....................... ......Fly Fishing Yellowstone National Park
Fly Fishing Yellowstone - Spotted Sedge
Looks like Yellowstone is in for some lousy weather for a few days. Rain and snow is in the forecast until next Tuesday. Temperatures should be in the forties for the highs and twenties to thirties during the evenings. This will keep the runoff at a creeping pace.
The other caddisfly that is and will be hatching for quite sometimes now on the Firehole River, Lower Gibbons and Madison Rivers is the Spotted Sedge of Hydrosyphe species. These caddisflies will be around for some time. They are supposed to be the most plentiful caddisfly in the park but in the Firehole and Madison Rivers, that is challenged this day in time by the White Millers I just wrote about. They have increased in quantities for the past few years.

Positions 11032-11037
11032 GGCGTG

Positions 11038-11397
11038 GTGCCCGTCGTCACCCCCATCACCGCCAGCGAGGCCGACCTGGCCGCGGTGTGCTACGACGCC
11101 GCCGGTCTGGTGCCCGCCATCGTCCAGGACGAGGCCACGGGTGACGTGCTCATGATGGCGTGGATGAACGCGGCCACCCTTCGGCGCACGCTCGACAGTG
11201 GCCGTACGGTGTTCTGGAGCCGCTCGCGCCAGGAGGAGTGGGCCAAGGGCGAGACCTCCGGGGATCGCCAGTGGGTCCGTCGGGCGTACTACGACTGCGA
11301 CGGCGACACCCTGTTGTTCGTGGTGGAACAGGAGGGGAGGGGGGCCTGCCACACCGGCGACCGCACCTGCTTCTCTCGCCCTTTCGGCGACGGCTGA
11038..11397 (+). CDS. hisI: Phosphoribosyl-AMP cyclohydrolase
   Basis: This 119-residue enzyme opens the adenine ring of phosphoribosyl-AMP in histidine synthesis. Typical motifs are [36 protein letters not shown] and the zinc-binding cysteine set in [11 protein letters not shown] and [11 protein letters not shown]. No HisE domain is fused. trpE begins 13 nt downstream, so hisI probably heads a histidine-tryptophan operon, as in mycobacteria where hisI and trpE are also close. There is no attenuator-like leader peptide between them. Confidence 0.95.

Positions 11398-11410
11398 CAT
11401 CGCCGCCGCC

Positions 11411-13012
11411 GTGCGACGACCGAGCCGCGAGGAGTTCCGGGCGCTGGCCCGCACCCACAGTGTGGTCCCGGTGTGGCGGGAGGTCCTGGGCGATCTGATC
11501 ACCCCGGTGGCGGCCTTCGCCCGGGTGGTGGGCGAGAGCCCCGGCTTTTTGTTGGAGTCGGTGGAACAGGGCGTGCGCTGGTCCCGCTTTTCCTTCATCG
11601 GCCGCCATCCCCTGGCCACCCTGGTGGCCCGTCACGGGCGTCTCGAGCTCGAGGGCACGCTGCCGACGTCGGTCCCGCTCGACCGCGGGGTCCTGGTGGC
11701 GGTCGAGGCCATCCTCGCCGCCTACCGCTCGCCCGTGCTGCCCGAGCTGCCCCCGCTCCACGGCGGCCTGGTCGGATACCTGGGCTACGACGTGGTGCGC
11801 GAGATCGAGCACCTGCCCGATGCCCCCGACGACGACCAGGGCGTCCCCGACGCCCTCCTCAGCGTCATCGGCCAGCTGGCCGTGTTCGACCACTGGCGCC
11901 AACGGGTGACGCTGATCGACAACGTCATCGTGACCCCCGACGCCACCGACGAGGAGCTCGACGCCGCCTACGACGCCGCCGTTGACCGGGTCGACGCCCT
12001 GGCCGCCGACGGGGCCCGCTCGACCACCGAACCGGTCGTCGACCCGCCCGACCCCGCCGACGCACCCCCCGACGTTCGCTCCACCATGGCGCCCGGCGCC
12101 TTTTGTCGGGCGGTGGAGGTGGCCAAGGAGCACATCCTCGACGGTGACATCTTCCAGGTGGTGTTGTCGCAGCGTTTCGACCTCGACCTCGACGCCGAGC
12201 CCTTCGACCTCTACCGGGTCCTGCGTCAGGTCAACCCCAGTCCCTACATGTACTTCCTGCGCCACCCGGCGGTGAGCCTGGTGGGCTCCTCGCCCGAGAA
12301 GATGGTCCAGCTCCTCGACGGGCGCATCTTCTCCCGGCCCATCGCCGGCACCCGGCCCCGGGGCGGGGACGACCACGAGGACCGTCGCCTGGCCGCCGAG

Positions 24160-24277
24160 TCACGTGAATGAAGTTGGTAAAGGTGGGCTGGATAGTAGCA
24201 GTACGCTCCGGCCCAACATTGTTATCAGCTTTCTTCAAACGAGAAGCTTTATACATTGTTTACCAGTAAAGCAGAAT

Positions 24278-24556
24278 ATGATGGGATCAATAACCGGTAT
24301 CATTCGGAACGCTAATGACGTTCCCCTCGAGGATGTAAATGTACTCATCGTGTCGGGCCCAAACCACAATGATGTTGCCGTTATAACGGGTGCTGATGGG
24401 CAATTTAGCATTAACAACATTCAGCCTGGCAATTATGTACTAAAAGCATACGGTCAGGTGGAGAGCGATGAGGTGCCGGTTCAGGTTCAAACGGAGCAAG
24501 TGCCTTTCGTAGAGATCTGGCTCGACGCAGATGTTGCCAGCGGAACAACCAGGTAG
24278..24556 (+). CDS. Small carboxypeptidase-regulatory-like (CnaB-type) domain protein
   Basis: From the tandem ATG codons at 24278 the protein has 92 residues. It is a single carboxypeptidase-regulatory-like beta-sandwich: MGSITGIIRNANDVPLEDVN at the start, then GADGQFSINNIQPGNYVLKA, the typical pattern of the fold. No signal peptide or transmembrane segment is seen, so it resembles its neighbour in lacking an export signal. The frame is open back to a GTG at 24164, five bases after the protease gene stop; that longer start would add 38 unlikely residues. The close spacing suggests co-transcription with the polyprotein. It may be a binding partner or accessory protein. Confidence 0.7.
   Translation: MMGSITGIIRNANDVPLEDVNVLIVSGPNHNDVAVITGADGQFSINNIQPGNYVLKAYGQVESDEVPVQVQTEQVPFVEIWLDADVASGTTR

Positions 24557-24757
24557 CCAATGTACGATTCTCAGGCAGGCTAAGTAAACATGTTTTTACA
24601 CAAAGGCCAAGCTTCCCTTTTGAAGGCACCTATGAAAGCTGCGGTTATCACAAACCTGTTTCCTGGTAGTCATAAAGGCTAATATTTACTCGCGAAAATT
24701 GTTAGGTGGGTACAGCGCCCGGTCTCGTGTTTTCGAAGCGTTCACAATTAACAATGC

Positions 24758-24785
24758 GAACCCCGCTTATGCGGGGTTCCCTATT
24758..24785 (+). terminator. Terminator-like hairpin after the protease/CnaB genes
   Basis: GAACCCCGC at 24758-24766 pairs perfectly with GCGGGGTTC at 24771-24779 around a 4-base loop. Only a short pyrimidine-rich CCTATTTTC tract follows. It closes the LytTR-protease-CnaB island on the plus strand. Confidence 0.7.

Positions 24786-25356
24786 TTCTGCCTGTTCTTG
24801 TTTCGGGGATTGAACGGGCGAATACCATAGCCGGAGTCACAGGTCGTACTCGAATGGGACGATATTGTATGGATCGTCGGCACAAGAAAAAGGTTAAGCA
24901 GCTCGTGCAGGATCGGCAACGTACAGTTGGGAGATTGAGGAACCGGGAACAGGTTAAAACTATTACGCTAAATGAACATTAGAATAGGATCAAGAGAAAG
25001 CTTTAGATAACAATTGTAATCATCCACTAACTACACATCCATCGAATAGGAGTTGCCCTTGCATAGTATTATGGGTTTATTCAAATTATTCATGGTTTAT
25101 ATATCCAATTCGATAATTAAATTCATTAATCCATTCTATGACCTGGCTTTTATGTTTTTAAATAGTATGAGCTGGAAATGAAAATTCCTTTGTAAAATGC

The spotted sedges are net-spinners. They don't build cases and that means they are available for the trout to eat as larvae. They build a shelter type covering that reside in but they hang out on the end of a silk string they produce when they feed. They form tiny nets that catch their food by filtering it from the water. These caddisflies exist in huge quantities and I suspect far more of them are eaten as larvae and pupae than adults although trout definitely eat the adult egg layers.
If you pick up a rock from the stream to look for these larvae, the net will collapse and be very difficult to observe If all other conditions are present, the more algae there are in a stream, the more likely there are net spinning caddisflies present. The Firehole River and Madison Rivers have a huge amount of algae.
There are about seventy species in the Hydropsyche genus. Fortunately, there is not much difference in the many species or certainly not enough difference that the methods of imitating them or the imitation itself (fly) needs to be different for the various species.
Every stream in Yellowstone contains Spotted Sedges. Some of them have huge populations of these insects. They live in the riffles and runs of the streams. They must have current to survive.